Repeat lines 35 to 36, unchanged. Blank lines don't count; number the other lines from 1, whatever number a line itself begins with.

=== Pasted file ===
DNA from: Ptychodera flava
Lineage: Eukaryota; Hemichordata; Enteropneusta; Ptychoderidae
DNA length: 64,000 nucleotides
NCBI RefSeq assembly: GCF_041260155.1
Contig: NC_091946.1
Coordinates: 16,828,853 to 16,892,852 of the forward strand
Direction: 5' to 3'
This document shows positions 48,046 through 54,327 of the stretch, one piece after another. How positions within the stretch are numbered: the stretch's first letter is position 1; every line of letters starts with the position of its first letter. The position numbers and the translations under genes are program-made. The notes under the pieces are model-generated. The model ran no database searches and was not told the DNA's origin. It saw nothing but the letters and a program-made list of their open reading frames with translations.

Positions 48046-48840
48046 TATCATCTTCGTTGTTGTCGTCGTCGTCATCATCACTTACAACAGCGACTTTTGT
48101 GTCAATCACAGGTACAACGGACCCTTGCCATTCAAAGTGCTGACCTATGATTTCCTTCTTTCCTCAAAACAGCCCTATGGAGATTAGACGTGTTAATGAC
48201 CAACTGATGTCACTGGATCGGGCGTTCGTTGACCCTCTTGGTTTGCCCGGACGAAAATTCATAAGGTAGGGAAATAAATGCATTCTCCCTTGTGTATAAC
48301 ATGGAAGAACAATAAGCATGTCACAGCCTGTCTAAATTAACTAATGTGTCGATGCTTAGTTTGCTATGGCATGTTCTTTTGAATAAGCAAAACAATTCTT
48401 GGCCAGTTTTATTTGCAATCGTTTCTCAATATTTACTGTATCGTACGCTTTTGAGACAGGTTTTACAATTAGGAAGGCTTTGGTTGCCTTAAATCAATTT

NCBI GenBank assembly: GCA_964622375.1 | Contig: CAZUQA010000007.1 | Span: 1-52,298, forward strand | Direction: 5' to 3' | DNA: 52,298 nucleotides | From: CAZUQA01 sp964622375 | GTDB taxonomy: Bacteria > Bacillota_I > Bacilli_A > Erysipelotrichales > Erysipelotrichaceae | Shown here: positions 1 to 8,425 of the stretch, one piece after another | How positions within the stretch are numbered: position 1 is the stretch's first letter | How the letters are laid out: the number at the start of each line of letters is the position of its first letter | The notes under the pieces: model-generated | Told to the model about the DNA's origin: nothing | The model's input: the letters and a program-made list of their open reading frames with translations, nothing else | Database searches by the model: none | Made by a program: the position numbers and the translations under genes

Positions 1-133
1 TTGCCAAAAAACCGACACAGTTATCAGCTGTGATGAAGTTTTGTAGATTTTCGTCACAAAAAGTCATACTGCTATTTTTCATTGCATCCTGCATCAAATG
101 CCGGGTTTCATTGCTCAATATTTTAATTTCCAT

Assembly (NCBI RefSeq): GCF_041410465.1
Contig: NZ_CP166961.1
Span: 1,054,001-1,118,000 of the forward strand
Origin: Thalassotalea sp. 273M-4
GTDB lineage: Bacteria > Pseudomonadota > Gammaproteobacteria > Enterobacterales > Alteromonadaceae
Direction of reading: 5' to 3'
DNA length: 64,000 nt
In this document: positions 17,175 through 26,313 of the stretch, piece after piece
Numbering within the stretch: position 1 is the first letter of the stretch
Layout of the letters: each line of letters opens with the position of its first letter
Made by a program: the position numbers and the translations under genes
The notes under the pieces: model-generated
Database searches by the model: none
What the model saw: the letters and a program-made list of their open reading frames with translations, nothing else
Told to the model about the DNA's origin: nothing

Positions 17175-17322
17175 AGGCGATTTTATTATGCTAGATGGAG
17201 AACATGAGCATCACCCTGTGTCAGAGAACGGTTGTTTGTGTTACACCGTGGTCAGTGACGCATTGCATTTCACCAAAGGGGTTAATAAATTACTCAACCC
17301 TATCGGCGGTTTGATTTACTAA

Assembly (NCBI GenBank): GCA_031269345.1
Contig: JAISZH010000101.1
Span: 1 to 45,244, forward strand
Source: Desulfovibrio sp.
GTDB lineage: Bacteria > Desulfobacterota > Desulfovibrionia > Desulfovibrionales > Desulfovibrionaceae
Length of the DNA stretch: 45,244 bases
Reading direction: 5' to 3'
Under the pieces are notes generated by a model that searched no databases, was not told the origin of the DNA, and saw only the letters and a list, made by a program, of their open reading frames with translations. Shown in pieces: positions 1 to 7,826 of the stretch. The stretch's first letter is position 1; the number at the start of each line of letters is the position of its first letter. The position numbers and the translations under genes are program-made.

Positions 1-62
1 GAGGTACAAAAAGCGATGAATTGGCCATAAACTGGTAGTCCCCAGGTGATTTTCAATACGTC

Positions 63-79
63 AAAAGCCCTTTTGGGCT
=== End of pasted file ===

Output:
17175 AGGCGATTTTATTATGCTAGATGGAG
17201 AACATGAGCATCACCCTGTGTCAGAGAACGGTTGTTTGTGTTACACCGTGGTCAGTGACGCATTGCATTTCACCAAAGGGGTTAATAAATTACTCAACCC